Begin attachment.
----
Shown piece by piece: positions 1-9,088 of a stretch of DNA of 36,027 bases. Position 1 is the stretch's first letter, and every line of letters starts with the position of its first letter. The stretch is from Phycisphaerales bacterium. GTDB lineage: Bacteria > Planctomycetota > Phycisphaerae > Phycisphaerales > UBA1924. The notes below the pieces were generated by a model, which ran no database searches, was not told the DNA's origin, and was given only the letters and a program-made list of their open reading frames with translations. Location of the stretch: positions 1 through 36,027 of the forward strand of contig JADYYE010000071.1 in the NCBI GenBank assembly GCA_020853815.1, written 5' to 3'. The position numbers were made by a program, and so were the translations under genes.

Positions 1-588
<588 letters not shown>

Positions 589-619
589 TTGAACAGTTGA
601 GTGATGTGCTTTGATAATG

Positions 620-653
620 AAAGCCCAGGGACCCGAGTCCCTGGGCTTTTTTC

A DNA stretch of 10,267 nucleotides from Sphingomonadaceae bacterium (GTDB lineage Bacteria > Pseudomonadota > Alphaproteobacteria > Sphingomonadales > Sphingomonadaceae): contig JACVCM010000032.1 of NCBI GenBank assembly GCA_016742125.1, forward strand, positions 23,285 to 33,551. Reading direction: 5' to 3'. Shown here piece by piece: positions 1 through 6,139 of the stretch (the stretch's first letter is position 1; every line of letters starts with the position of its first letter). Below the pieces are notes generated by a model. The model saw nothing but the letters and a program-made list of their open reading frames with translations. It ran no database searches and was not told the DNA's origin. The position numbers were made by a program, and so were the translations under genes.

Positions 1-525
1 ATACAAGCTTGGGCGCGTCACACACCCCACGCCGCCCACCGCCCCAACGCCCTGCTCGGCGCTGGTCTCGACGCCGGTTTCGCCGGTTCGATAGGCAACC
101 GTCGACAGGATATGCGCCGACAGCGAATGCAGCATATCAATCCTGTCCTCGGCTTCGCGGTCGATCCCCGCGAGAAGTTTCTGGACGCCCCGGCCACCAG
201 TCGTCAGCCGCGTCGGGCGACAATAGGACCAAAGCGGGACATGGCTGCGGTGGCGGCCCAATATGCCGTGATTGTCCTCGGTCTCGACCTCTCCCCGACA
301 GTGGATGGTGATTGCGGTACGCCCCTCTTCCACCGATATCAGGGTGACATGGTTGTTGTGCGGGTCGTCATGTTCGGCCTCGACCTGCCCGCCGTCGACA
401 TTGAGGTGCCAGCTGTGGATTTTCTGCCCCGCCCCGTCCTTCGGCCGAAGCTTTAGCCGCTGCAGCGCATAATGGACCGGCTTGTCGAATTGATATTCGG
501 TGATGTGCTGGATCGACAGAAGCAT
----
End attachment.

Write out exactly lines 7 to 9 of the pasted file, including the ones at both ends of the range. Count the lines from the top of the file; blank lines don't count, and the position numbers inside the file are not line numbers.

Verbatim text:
Positions 620-653
620 AAAGCCCAGGGACCCGAGTCCCTGGGCTTTTTTC

A DNA stretch of 10,267 nucleotides from Sphingomonadaceae bacterium (GTDB lineage Bacteria > Pseudomonadota > Alphaproteobacteria > Sphingomonadales > Sphingomonadaceae): contig JACVCM010000032.1 of NCBI GenBank assembly GCA_016742125.1, forward strand, positions 23,285 to 33,551. Reading direction: 5' to 3'. Shown here piece by piece: positions 1 through 6,139 of the stretch (the stretch's first letter is position 1; every line of letters starts with the position of its first letter). Below the pieces are notes generated by a model. The model saw nothing but the letters and a program-made list of their open reading frames with translations. It ran no database searches and was not told the DNA's origin. The position numbers were made by a program, and so were the translations under genes.